- Associated Press - Monday, November 29, 2010

HOUSTON (AP) - Houston’s Glover Quin says cornerbacks must have short memories. He can probably remember Sunday’s performance against Tennessee forever.

The second-year pro set a Texans record with three interceptions in a 20-0 victory, redeeming himself for giving up decisive touchdown passes in the previous two games.

“It was a great feeling,” Quin said. “These last two weeks have been super tough, the things we didn’t do as a team, the things I didn’t do as an individual. To be able to come out and put together a game like this, and get the results that we got and not only get the win, but get the shutout. It was just a great day.”

The Texans (5-6) snapped a four-game losing streak with their first shutout since 2004. During the skid, Quin had become a symbol of the NFL’s worst-ranked pass defense.

Two weeks ago, he batted a desperation pass into the waiting hands of Jacksonville’s Mike Thomas, who stepped across the goal line for the winning score in Houston’s 31-24 loss to the Jaguars. Last week, Santonio Holmes beat Quin on the go-ahead TD to complete the New York Jets’ rally in a 30-27 victory.

Quin struggled to maintain his confidence and on top of that, he found out last Monday that he broke his right hand in the Jets’ game. He fell back on his Christian faith and was determined to keep playing, believing that his luck would eventually change.

“I knew it was going to come through eventually,” he said.

Quin and the Texans caught a break last week when the Titans (5-6) were forced to start rookie Rusty Smith, a sixth-round draft pick. Smith made his first start in place of Vince Young, who went on injured reserve with a thumb injury after a dispute with Tennessee coach Jeff Fisher.

After giving up at least 24 points in each of its first 10 games, Houston’s defense dominated from the start. Quin then reversed its own fortunes on the first play of the second quarter, picking off Smith’s underthrown pass to Nate Washington. It was Quin’s first career interception.

Quin added two more picks in the fourth quarter. While Andre Johnson’s fistfight with Tennessee cornerback Cortland Finnegan got most of the postgame attention, Quin couldn’t hide his joy as he fielded reporters’ questions.

“It just feels good to know that through it all, just keep believing, keep trusting in God, and good things will happen,” Quin said. “I knew through the whole situation that it was a test. I didn’t know what the lesson was. I still don’t really know, but I just believe that through it all, just keep your head up, keep fighting, keep believing and grinding and good things will happen.”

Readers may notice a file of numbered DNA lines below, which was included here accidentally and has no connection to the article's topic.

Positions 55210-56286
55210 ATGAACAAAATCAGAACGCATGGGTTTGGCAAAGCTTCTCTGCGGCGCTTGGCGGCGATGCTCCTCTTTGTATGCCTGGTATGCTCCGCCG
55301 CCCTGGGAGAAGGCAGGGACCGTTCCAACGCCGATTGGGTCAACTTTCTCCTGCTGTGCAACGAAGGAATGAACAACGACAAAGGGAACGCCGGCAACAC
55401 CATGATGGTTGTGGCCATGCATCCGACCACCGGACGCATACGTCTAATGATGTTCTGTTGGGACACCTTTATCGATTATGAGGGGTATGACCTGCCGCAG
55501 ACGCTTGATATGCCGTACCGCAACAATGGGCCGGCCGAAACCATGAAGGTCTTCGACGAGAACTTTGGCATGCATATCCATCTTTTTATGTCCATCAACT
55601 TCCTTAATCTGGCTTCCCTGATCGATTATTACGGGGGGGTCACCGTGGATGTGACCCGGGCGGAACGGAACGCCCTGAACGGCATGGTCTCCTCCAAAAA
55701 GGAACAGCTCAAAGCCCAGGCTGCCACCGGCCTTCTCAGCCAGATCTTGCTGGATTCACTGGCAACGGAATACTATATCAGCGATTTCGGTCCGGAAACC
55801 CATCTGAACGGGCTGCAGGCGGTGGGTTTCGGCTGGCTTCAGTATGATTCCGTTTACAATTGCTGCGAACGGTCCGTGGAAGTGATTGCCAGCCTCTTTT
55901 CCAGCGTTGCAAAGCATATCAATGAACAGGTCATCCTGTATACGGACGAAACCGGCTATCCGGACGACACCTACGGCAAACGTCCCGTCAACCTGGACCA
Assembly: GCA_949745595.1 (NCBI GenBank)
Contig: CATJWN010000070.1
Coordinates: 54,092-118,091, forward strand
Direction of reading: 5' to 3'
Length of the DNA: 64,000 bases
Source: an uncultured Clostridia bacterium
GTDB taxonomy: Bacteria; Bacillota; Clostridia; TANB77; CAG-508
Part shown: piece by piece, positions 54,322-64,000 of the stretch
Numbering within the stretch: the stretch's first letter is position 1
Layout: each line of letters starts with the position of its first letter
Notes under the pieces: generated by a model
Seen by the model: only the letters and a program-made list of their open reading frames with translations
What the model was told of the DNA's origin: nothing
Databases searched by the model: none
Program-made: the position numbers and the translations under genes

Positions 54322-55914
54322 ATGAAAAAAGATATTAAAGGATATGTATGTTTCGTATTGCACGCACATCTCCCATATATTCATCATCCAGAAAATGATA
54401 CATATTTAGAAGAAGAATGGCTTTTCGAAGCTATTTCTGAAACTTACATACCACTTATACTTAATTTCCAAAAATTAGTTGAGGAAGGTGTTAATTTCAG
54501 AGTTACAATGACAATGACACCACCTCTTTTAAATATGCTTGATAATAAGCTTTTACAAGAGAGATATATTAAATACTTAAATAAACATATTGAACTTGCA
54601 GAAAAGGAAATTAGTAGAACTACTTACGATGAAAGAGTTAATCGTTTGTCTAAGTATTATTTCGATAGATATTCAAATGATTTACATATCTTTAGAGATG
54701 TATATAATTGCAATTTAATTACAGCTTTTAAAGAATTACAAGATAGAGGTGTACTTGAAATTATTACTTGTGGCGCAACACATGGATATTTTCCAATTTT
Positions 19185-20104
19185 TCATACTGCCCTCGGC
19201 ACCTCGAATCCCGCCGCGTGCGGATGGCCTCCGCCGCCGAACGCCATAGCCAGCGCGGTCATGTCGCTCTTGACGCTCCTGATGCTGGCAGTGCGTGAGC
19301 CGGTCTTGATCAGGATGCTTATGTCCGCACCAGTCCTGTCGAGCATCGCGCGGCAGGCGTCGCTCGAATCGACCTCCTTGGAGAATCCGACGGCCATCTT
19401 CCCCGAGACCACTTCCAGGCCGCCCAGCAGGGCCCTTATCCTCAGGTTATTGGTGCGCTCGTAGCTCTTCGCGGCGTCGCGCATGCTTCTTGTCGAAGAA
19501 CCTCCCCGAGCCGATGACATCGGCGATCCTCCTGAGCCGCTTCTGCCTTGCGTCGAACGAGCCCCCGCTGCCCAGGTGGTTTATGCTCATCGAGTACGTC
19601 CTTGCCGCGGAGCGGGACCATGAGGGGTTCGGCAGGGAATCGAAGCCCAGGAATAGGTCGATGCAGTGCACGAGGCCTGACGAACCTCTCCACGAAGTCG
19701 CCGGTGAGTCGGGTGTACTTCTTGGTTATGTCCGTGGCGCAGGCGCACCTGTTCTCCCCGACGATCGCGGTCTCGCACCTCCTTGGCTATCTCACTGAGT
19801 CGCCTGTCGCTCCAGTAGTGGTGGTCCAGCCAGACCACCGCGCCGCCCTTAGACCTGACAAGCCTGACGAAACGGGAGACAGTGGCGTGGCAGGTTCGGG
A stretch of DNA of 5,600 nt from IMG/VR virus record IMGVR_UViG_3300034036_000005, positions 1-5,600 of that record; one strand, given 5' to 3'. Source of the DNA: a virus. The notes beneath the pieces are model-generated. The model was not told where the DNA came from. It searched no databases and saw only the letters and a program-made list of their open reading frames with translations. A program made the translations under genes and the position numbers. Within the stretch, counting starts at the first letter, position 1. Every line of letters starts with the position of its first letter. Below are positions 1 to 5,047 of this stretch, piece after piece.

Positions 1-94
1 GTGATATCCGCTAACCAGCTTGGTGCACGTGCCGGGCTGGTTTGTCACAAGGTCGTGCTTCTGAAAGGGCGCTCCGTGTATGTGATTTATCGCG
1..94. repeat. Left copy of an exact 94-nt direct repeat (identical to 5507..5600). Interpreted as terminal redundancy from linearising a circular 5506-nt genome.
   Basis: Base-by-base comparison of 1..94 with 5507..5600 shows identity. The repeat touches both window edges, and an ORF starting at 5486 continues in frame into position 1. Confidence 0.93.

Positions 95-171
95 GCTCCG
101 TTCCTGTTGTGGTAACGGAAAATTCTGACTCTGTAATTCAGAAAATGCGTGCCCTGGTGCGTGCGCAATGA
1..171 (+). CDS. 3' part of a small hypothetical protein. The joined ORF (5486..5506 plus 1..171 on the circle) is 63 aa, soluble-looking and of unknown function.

Houston coach Gary Kubiak joked that maybe Quin should’ve been playing with a broken hand earlier in the season.

“It must have just leveled things out or something,” Kubiak cracked. “He is a great kid. He plays very hard. He came off a humbling experience in Jacksonville. He handled it like a man, and good things happen to people that just keep battling and stay after it and that’s what he’s all about. I’m very proud of him.”

Quin said his hand was “really, really sore” on Monday, but he never wore a cast during practices last week. He never doubted that he would play on Sunday.

“I feel like I always can play unless my legs are broken,” he said.

He took some pain-killers before Sunday’s game, put on a cast and took the field.

“Not one time did I feel any pain,” Quin said. “I thought about it, because it got caught in there a few times. But it was nothing really that I couldn’t take. With the adrenaline, and the way we were playing, I didn’t feel that much pain.”

The Texans held the Titans to 138 yards passing, only the second time this season they’ve held an opponent under 200.

Next up for Houston is Michael Vick and Philadelphia (7-4) on Thursday night. The Eagles have the league’s eighth-ranked passing offense (252.6 yards per game), and Quin said he and the Texans are more mentally ready for the challenge than they would’ve been before shutting down the Titans. “All of the stuff we’ve been going through, coming off a four-game losing streak, it was just getting mentally draining,” Quin said. “You don’t want to press as a team, but everybody was kind of pressing, thinking, ‘We have to get a win.’

“Earlier in the year, we had chances to make plays and didn’t make them,” he said. “(On Sunday), we had a chance to make plays and we made them, but I don’t feel like we’ve arrived yet. We just have to keep working and doing what we’re doing, keep studying and preparing ourselves every day in practice and keep playing the games. You never know what can happen.”

Copyright © 2016 The Washington Times, LLC.

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